• Should there be additional stations at S 216th and S 260th?
  • How important is TOD?

A summary of each alignment, and brief commentary, are after the jump.

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News Roundup: Fish Out of Water


Community Transit Joins the Real Time Party


Community Transit has joined the real time rider information party, although the data is as yet only available through their own website, not OneBusAway:

Customers can access BusFinder at www.mybusfinder.org on their computer or mobile device, or by calling Community Transit’s customer service phone line at (425) 353-7433 (RIDE) and selecting Option 1.

Mobile device users will be redirected to a mobile version of BusFinder. The mobile version is a web-based application, not an app that needs to be downloaded.

BusFinder works best by entering the bus stop number found at all Community Transit bus stops. Users can also enter a stop name, which is the primary street of the bus stop followed by the nearest cross street. The program is intuitive, so entering a primary street will create a list of options from which you can choose your stop.


Riders catching buses in King County should use the Map or Nearby Stops features to find their stop, as Community Transit stop numbers are not displayed on Metro bus stops. Once a stop is found, it can be saved in Favorites for future use.

CT Spokesman Martin Munguia tells me that publishing a real time feed for consumption by OneBusAway and other apps is on their radar, but as yet has no firm ETA; their team is focused on working out the kinks with their own site first. He also clarified that CT stops in King County transit centers all have CT stop numbers, and alluded unspecifically to “a couple of alternative solutions for King County stops that I hope will be implemented by this summer.”

UPDATE: Apparently, King County transit center signage does not include CT stop numbers, but  “We are working on a solution, vague as that may sound. There are options and we are in negotiation on the best and quickest to implement.”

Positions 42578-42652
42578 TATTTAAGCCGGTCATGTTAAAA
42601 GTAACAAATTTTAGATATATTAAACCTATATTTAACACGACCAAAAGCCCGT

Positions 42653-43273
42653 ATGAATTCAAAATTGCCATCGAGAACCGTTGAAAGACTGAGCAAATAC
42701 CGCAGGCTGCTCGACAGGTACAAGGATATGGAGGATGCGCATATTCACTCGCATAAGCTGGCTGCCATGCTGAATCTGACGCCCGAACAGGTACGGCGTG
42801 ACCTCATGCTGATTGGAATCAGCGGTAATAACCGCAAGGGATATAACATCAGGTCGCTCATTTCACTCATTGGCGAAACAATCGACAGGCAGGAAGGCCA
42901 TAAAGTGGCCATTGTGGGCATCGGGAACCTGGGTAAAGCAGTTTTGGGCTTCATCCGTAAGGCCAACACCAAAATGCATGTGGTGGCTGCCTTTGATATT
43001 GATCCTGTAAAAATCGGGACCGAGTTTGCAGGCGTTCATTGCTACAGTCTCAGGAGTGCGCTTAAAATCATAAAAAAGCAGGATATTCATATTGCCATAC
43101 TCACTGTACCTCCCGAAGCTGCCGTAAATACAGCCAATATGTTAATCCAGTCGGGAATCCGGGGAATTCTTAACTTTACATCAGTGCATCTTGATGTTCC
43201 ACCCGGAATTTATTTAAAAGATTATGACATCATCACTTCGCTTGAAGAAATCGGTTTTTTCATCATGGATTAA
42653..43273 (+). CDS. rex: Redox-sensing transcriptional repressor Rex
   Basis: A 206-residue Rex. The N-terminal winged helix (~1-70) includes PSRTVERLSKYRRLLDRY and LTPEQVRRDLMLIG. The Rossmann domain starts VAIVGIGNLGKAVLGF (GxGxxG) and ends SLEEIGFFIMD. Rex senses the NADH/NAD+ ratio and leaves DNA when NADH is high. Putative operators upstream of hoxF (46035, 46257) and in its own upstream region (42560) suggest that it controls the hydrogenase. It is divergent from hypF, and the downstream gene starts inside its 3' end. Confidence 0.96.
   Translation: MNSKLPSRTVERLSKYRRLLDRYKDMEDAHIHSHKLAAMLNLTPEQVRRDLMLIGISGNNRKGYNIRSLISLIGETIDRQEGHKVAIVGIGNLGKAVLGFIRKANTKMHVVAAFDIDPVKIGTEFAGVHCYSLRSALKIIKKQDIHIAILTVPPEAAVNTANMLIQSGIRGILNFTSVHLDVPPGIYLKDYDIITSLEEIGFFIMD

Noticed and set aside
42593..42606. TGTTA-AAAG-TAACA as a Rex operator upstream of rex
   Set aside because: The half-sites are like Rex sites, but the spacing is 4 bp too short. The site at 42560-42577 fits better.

I’m thrilled to see CT make this leap in usability. Real-time arrival data, on all but the highest-frequency routes (few of which really exist in Washington), is something which I can no longer function without, and I know I’m not the only one. Up-to-date confirmation that the bus is on its way is priceless to riders. I will say, though, that the real champagne moment for most riders will be when CT is plumbed into OneBusAway, the de facto virtual transit interface for Puget Sound.

I have questions out to the current OneBusAway maintainers at Sound Transit to see if any other agencies are in the pipeline, but I can separately confirm one: Spokane Transit will launch a public beta of their own real time service late this spring, with a public feed to follow shortly thereafter.

Once CT and STA are on OneBusAway, the five biggest bus agencies in the state will be on a single real time app — a huge measure of convenience for travelers. Next up: Sound Transit needs to get its rail services up to speed with its buses, C-TRAN needs to gets its own real time service (Next Ride) on OneBusAway, and Whatcom Transit needs to get itself a real-time service. I know the latter two can do it, because they’ve been beaten to the punch by smaller-but-scrappy Intercity Transit.

The Spring Fair, Via Transit

Puyallup Station A few blocks north of the State Fairgrounds

Puyallup Station
A few blocks north of the State Fairgrounds

The State Spring Fair is upon is this Wednesday Thursday through Saturday Sunday, April 16-19, at the Puyallup State Fairgrounds.